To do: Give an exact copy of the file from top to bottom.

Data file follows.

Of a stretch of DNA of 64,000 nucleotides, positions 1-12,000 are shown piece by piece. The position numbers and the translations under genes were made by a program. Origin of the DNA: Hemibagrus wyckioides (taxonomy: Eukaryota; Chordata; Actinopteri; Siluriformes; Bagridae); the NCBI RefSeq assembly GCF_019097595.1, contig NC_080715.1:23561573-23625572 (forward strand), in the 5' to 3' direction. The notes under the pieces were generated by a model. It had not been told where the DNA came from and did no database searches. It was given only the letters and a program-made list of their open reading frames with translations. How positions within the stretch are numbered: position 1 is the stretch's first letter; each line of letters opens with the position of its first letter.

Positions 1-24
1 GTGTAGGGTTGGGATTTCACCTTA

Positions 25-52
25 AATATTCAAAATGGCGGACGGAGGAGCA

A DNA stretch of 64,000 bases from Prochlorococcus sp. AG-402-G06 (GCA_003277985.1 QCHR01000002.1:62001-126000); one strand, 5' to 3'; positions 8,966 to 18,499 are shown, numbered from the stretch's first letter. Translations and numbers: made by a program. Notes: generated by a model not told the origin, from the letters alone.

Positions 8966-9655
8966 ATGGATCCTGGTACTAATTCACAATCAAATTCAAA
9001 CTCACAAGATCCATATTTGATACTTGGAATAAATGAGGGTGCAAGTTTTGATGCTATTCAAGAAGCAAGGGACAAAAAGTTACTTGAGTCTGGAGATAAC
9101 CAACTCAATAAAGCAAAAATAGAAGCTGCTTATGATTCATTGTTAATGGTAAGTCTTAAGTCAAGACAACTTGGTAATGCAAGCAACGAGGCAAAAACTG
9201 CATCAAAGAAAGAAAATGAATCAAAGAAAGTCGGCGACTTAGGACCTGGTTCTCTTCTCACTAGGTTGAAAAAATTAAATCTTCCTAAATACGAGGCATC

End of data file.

Of a stretch of DNA of 64,000 nucleotides, positions 1-12,000 are shown piece by piece. The position numbers and the translations under genes were made by a program. Origin of the DNA: Hemibagrus wyckioides (taxonomy: Eukaryota; Chordata; Actinopteri; Siluriformes; Bagridae); the NCBI RefSeq assembly GCF_019097595.1, contig NC_080715.1:23561573-23625572 (forward strand), in the 5' to 3' direction. The notes under the pieces were generated by a model. It had not been told where the DNA came from and did no database searches. It was given only the letters and a program-made list of their open reading frames with translations. How positions within the stretch are numbered: position 1 is the stretch's first letter; each line of letters opens with the position of its first letter.

Positions 1-24
1 GTGTAGGGTTGGGATTTCACCTTA

Positions 25-52
25 AATATTCAAAATGGCGGACGGAGGAGCA

A DNA stretch of 64,000 bases from Prochlorococcus sp. AG-402-G06 (GCA_003277985.1 QCHR01000002.1:62001-126000); one strand, 5' to 3'; positions 8,966 to 18,499 are shown, numbered from the stretch's first letter. Translations and numbers: made by a program. Notes: generated by a model not told the origin, from the letters alone.

Positions 8966-9655
8966 ATGGATCCTGGTACTAATTCACAATCAAATTCAAA
9001 CTCACAAGATCCATATTTGATACTTGGAATAAATGAGGGTGCAAGTTTTGATGCTATTCAAGAAGCAAGGGACAAAAAGTTACTTGAGTCTGGAGATAAC
9101 CAACTCAATAAAGCAAAAATAGAAGCTGCTTATGATTCATTGTTAATGGTAAGTCTTAAGTCAAGACAACTTGGTAATGCAAGCAACGAGGCAAAAACTG
9201 CATCAAAGAAAGAAAATGAATCAAAGAAAGTCGGCGACTTAGGACCTGGTTCTCTTCTCACTAGGTTGAAAAAATTAAATCTTCCTAAATACGAGGCATC